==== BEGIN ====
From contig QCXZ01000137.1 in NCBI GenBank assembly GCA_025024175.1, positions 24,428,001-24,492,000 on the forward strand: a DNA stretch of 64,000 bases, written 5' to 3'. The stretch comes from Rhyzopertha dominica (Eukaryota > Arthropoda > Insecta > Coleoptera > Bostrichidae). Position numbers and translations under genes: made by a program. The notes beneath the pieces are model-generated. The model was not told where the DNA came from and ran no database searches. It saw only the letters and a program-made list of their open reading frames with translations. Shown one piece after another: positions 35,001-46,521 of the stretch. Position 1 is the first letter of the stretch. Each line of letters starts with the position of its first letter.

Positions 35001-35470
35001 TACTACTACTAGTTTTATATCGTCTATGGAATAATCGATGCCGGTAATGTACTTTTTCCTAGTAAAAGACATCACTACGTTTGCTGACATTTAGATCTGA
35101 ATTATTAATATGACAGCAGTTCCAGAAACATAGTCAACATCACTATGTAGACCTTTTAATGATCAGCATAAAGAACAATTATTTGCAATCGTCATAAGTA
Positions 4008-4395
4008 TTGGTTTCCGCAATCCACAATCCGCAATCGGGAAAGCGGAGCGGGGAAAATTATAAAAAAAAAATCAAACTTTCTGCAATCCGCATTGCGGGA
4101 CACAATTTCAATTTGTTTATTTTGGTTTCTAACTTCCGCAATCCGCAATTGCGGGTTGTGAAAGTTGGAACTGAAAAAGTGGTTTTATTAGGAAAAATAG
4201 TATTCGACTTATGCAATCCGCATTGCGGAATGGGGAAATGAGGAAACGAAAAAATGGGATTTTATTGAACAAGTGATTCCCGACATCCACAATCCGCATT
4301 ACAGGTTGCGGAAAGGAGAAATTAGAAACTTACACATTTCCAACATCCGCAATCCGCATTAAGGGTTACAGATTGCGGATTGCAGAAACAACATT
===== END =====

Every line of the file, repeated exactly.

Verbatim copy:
From contig QCXZ01000137.1 in NCBI GenBank assembly GCA_025024175.1, positions 24,428,001-24,492,000 on the forward strand: a DNA stretch of 64,000 bases, written 5' to 3'. The stretch comes from Rhyzopertha dominica (Eukaryota > Arthropoda > Insecta > Coleoptera > Bostrichidae). Position numbers and translations under genes: made by a program. The notes beneath the pieces are model-generated. The model was not told where the DNA came from and ran no database searches. It saw only the letters and a program-made list of their open reading frames with translations. Shown one piece after another: positions 35,001-46,521 of the stretch. Position 1 is the first letter of the stretch. Each line of letters starts with the position of its first letter.

Positions 35001-35470
35001 TACTACTACTAGTTTTATATCGTCTATGGAATAATCGATGCCGGTAATGTACTTTTTCCTAGTAAAAGACATCACTACGTTTGCTGACATTTAGATCTGA
35101 ATTATTAATATGACAGCAGTTCCAGAAACATAGTCAACATCACTATGTAGACCTTTTAATGATCAGCATAAAGAACAATTATTTGCAATCGTCATAAGTA
Positions 4008-4395
4008 TTGGTTTCCGCAATCCACAATCCGCAATCGGGAAAGCGGAGCGGGGAAAATTATAAAAAAAAAATCAAACTTTCTGCAATCCGCATTGCGGGA
4101 CACAATTTCAATTTGTTTATTTTGGTTTCTAACTTCCGCAATCCGCAATTGCGGGTTGTGAAAGTTGGAACTGAAAAAGTGGTTTTATTAGGAAAAATAG
4201 TATTCGACTTATGCAATCCGCATTGCGGAATGGGGAAATGAGGAAACGAAAAAATGGGATTTTATTGAACAAGTGATTCCCGACATCCACAATCCGCATT
4301 ACAGGTTGCGGAAAGGAGAAATTAGAAACTTACACATTTCCAACATCCGCAATCCGCATTAAGGGTTACAGATTGCGGATTGCAGAAACAACATT